# Thread: limits problem..

1. ## limits problem..

Hi guys, could i please get some help on this practice question.

Consider the function:

$\displaystyle g(x) = \frac{5x^2}{x^2 + 2x - 3}$ for $\displaystyle x \notin$ {-3,1}

find the following:

(a)$\displaystyle \lim_{x \to +\infty}$ $\displaystyle g(x)$

much appreciated

2. $\displaystyle g(x) = \frac{5x^2}{x^2 + 2x - 3}=5 - \frac{10x-15}{x^2 + 2x - 3}=5 - \frac{\frac{10}{x}-\frac{15}{x^2}}{1+\frac{2}{x}-\frac{3}{x^2}}$

Can you take it from here?

3. Originally Posted by jvignacio
Hi guys, could i please get some help on this practice question.

Consider the function:

$\displaystyle g(x) = \frac{5x^2}{x^2 + 2x - 3}$ for $\displaystyle x \notin$ {-3,1}

find the following:

(a)$\displaystyle \lim_{x \to +\infty}$ $\displaystyle g(x)$

much appreciated
"infinity" is hard to deal with but 0 is easy: divide both numerator and denominator by the highest power of x, $\displaystyle x^2$:
$\displaystyle \frac{5}{1+ \frac{2}{x}- \frac{3}{x^2}}$
Now, as x goes to infinity, the fractions with x in the denominator go to 0.

4. Originally Posted by Thomas154321
$\displaystyle g(x) = \frac{5x^2}{x^2 + 2x - 3}=5 - \frac{10x-15}{x^2 + 2x - 3}=5 - \frac{\frac{10}{x}-\frac{15}{x^2}}{1+\frac{2}{x}-\frac{3}{x^2}}$

Can you take it from here?
sorry im lost .. im not quite sure what you did to get from the first step to the second.

5. Originally Posted by jvignacio
sorry im lost .. im not quite sure what you did to get from the first step to the second.
Algebraic long division. Or just say $\displaystyle 5x^2 = (5x^2 + 10x -15) -10x + 15$. Then the numerator can be split up into 5 times the denominator with a remainder term. It's easier to do it like HallsofIvy suggests; I just prefer to take limits that tend to zero where possible with polynomial limits (for me at least it makes the working clearer).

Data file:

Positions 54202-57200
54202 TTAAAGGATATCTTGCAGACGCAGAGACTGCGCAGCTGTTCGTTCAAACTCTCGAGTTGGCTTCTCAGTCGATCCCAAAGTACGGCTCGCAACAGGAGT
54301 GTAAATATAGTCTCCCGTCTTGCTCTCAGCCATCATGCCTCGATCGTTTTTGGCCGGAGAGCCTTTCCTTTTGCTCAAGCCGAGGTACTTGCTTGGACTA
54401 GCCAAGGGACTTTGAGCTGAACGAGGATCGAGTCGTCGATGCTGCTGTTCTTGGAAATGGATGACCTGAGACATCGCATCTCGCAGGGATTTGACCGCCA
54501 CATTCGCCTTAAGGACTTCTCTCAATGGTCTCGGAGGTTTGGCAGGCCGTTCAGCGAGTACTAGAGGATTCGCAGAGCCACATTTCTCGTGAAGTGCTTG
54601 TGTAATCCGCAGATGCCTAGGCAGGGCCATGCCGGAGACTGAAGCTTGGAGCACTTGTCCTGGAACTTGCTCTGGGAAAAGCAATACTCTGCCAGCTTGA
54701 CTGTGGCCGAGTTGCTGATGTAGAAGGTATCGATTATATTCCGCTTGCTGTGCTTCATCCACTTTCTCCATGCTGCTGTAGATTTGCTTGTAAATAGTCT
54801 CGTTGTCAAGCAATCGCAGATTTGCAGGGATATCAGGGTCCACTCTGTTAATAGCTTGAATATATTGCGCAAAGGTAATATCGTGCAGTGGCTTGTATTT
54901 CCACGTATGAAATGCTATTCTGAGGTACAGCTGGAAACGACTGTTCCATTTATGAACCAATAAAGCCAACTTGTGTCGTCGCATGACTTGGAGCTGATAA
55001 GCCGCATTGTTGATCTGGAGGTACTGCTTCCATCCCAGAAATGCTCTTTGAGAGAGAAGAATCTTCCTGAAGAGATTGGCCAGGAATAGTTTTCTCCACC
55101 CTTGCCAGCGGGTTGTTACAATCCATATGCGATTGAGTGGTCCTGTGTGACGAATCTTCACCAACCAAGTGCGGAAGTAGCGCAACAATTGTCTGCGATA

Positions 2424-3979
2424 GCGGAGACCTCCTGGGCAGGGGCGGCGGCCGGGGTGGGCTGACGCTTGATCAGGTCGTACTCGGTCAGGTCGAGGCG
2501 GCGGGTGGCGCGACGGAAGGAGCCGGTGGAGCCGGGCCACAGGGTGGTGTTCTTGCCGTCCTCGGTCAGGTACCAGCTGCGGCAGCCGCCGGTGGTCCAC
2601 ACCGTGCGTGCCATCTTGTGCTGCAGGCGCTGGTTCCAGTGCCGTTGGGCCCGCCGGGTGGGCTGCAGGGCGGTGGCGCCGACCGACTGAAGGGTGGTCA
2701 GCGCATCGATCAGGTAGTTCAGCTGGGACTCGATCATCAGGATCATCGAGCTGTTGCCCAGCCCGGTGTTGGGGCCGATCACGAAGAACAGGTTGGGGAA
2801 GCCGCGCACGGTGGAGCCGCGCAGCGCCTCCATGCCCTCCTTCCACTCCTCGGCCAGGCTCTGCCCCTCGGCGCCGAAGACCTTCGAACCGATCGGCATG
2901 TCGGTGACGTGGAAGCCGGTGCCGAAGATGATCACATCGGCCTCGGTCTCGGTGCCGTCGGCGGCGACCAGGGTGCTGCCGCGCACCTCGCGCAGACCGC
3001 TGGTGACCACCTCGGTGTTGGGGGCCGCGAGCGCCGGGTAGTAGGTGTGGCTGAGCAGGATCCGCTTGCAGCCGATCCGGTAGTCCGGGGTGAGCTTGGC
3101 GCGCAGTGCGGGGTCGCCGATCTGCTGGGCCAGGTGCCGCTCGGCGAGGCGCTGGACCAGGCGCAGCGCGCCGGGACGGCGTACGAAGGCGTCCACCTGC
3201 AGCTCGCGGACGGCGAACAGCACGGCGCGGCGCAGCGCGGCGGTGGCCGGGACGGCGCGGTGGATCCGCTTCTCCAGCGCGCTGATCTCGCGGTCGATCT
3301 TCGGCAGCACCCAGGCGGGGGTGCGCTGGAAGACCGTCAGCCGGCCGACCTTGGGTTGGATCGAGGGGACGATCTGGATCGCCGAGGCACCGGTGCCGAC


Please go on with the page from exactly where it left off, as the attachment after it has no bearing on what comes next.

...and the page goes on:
6. Originally Posted by Thomas154321
Algebraic long division. Or just say $\displaystyle 5x^2 = (5x^2 + 10x -15) -10x + 15$. Then the numerator can be split up into 5 times the denominator with a remainder term. It's easier to do it like HallsofIvy suggests; I just prefer to take limits that tend to zero where possible with polynomial limits (for me at least it makes the working clearer).
okay i know how to do Algebraic long division but i still cant seem to understand whats happening

7. Originally Posted by jvignacio
okay i know how to do Algebraic long division but i still cant seem to understand whats happening
What is $\displaystyle \lim_{x\rightarrow \infty} \frac{1}{x}$?

What is $\displaystyle \lim_{x\rightarrow \infty} \frac{5}{x^2}$?

Do you see the point?

8. Originally Posted by HallsofIvy
What is $\displaystyle \lim_{x\rightarrow \infty} \frac{1}{x}$?

What is $\displaystyle \lim_{x\rightarrow \infty} \frac{5}{x^2}$?

Do you see the point?
sorry for not understanding but what point are u trying to show me?

9. Pay attention and read post #3.

10. The general rule of thumb is to take the limit of the highest power of the numerator over the highest power of the denominator. So in your problem:

$\displaystyle \lim_{x \to +\infty}g(x)=\lim_{x \to +\infty} \frac{5x^{2}}{x^{2}} = \lim_{x \to +\infty} 5 = 5$. The above posts are proving to why that is true.

Originally Posted by jvignacio
sorry im lost .. im not quite sure what you did to get from the first step to the second.
He kept dividing until he reached a point where you get:

$\displaystyle \lim_{x \to +\infty} g(x)= 5-\frac{0-0}{1+0-0} =5$

Remember:
If $\displaystyle f(x) = \frac{1}{x^{n}}$ where $\displaystyle n > 0$, then:

$\displaystyle \lim_{x \to +\infty} f(x) = 0$